Paperback: 432 pages
Publisher: MIRA (January 23, 2018)
The grass is always greener on your sister’s side of the fence…
Divorce left Harper Szymanski with a name no one can spell, a house she can’t afford and a teenage daughter who’s pulling away. With her fledgling virtual-assistant business, she’s scrambling to maintain her overbearing mother’s ridiculous Susie Homemaker standards and still pay the bills, thanks to clients like Lucas, the annoying playboy cop who claims he hangs around for Harper’s fresh-baked cookies.
Spending half her life in school hasn’t prepared Dr. Stacey Bloom for her most daunting challenge—motherhood. She didn’t inherit the nurturing gene like Harper and is in deep denial that a baby is coming. Worse, her mother will be horrified to learn that Stacey’s husband plans to be a stay-at-home dad…assuming Stacey can first find the courage to tell Mom she’s already six months pregnant.
Separately they may be a mess, but together Harper and Stacey can survive anything—their indomitable mother, overwhelming maternity stores and ex’s weddings. Sisters Like Us is a delightful look at sisters, mothers and daughters in today’s fast-paced world, told with Susan Mallery’s trademark warmth and humor.
“Fresh and engaging… There’s a generational subtext that mirrors reality and the complexities of adult relationships…filled with promise of a new serial that’s worth following.” -Fort Worth Star-Telegram
“Mallery enthralls [and] thoroughly involves readers in the lives of her characters as they face realistic, believable problems and search for their own happy endings.” -Publishers Weekly
EXCERPT (beginning of Chapter 4)
Becca Szymanski carried her suitcase and backpack into the living room and let both fall to the carpeted floor. She was happy, sad, mad, annoyed and relieved all at once, and her chest wasn’t big enough for that much emotion.
She’d known her mom was totally going to overreact to the dogs and she hadn’t been wrong. Just once, just one single time, she would really appreciate it if her mother would listen and respond like a thoughtful person instead of always jumping to the conclusion that not only would it go badly but it would all be Becca’s fault because she wasn’t responsible enough.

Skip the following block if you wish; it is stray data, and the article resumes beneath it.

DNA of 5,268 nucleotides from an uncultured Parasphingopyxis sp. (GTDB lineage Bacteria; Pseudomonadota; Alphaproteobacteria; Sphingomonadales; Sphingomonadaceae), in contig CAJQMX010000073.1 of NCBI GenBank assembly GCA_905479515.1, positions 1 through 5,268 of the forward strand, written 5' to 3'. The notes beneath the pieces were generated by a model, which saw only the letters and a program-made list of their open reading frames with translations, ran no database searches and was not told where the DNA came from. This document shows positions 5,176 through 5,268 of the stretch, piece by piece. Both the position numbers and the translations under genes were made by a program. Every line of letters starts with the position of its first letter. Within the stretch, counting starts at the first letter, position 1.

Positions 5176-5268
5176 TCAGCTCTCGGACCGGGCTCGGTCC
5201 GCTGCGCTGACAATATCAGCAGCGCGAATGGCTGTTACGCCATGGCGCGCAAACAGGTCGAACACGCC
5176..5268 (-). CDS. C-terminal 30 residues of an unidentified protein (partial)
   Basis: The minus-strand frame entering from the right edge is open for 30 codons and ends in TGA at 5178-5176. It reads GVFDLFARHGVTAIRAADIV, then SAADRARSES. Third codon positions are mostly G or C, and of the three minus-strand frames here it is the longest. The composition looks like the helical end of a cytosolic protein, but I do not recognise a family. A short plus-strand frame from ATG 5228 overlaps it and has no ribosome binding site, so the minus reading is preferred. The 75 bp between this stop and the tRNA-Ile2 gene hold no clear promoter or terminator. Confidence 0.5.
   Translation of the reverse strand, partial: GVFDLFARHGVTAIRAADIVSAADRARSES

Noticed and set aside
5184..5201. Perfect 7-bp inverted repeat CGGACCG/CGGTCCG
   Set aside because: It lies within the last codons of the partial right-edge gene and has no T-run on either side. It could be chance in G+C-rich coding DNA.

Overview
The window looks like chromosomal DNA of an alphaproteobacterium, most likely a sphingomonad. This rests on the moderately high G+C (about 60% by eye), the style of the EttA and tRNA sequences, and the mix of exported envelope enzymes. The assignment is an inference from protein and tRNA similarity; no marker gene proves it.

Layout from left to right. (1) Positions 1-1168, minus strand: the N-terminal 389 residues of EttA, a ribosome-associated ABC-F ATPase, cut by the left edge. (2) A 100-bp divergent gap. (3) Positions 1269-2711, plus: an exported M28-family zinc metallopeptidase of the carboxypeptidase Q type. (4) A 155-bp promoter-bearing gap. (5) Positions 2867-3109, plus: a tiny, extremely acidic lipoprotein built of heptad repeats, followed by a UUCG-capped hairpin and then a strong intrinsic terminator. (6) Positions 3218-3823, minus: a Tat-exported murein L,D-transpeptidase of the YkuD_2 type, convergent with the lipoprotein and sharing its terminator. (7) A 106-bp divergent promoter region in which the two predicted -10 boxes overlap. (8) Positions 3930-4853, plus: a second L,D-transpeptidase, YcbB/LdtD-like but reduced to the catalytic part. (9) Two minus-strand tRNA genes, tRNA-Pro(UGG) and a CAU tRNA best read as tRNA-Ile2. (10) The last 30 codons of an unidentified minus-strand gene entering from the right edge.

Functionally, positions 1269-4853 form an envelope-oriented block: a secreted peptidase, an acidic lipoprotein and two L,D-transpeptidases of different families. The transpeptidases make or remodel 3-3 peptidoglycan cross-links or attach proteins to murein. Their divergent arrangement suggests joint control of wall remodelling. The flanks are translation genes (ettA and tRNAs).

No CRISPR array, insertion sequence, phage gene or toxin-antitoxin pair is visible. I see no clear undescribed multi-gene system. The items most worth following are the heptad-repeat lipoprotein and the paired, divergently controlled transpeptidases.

Becca responsible. She’d gotten through her parents’ divorce without letting either of them know how devastated she was. She’d gotten through her best friend’s moving away without anyone seeing how shattered she was inside. She lived a thousand emotions her mother knew nothing about…and never would.
Becca collapsed to the floor and started to cover her face with her hands only to hear a faint whimper. She looked up and saw Jazz standing just inside the front door, her expression worried, her brown eyes questioning.
“Oh, Jazz, I’m sorry. I forgot you were there.” Becca bit her bottom lip. Did saying that make her mother right?
, she told herself quickly. Of course not. She’d been home five seconds—it would take a while for them all to adjust to a pet.
She shifted onto her knees, then held out her arms and said softly, “Jazz, come here.”
The black-and-tan Doberman approached, then sat obediently. Becca threw her arms around the dog and hung on. “It’s okay,” she whispered against the dog’s warm body. “You’re going to be safe now, I promise. I’m going to be here for you.”